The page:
Take the 2-minute tour ×
Stack Overflow is a question and answer site for professional and enthusiast programmers. It's 100% free, no registration required.

I set up my fork on our corporate repo but I accidentally forked from another user's fork. While it works ok I would like to change it to be forked form the base repo like it should be. I have made several commits and pull requests already so I would prefer not to lose my work. Does anyone know hoe to modify what upstream repo I am forked from without losing my work?

share|improve this question
You'll need to clarify a bit more about what exactly you want, and what your company set up is. From what you describe, it sounds like your company has a central canonical repository (let's call it upstream), and you want to make your own private fork of it (let's call it origin), but you forked from a coworker's private fork instead? You can change the url of your local repo on your computer using @oao's answer, but that won't change what your remote repo is forked from...your coworker's fork of upstream. –  Cupcake May 24 '13 at 1:40
Can you store your commits as diffs, then just apply then step-by-step to the proper repo. –  Малъ Скрылевъ Nov 27 '13 at 9:07

3 Answers 3

Is it what you want? https://help.github.com/articles/changing-a-remote-s-url

The other obvious solution is to create a patch with your modifications and to apply it on a new repository.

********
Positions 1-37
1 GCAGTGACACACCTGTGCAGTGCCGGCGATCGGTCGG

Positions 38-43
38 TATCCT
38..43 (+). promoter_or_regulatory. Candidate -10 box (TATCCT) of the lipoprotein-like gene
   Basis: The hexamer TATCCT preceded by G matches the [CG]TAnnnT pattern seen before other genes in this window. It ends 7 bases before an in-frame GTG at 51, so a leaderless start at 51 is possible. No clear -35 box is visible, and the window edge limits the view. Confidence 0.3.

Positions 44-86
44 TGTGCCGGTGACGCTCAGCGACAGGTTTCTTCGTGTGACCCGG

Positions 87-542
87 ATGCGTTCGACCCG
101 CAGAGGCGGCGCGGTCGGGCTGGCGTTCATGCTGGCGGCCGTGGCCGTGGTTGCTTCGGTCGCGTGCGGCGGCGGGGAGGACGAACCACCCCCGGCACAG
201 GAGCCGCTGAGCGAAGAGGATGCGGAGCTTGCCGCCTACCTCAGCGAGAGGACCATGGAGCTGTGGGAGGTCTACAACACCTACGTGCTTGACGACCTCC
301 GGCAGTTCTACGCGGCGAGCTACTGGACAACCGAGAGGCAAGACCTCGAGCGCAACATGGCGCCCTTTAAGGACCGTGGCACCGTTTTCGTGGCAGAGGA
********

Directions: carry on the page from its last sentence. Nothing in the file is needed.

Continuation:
share|improve this answer
The link you gave shows how to change the url for a remote repo in a local repo, but not how to change what remote repo a fork is forked from. –  Cupcake May 24 '13 at 1:44

if I understand correctly.

in your repo you forked from (that's what you work on)

git remote add temp REPO-URL

and fetch it

git fetch temp

then in your repo, you have two remotes, origin and temp. if you want to merge some commit in temp info origin, you can merge temp/master into master(it will be origin/master) or cherry-pick from temp/master

share|improve this answer

If your local repo on your computer contains all the commits of your private remote fork, then you should be able to delete the private remote fork, make a new fork of the right upstream repo, then just push all of your local changes to the new private fork.

I would like to point out, however, that if you have any pull requests/issues made to your private remote fork, then you'll probably lose the comments for those when you delete it. Any pull requests you already merged into your private fork (and fetched into your local repo) you'll be able to keep, though.

As for pull requests to make to your upstream repo, as long as those were merged into the upstream repo, you shouldn't have to worry about losing those.

share|improve this answer

Your Answer


By posting your answer, you agree to the privacy policy and terms of service.

Not the answer you're looking for? Browse other questions tagged or ask your own question.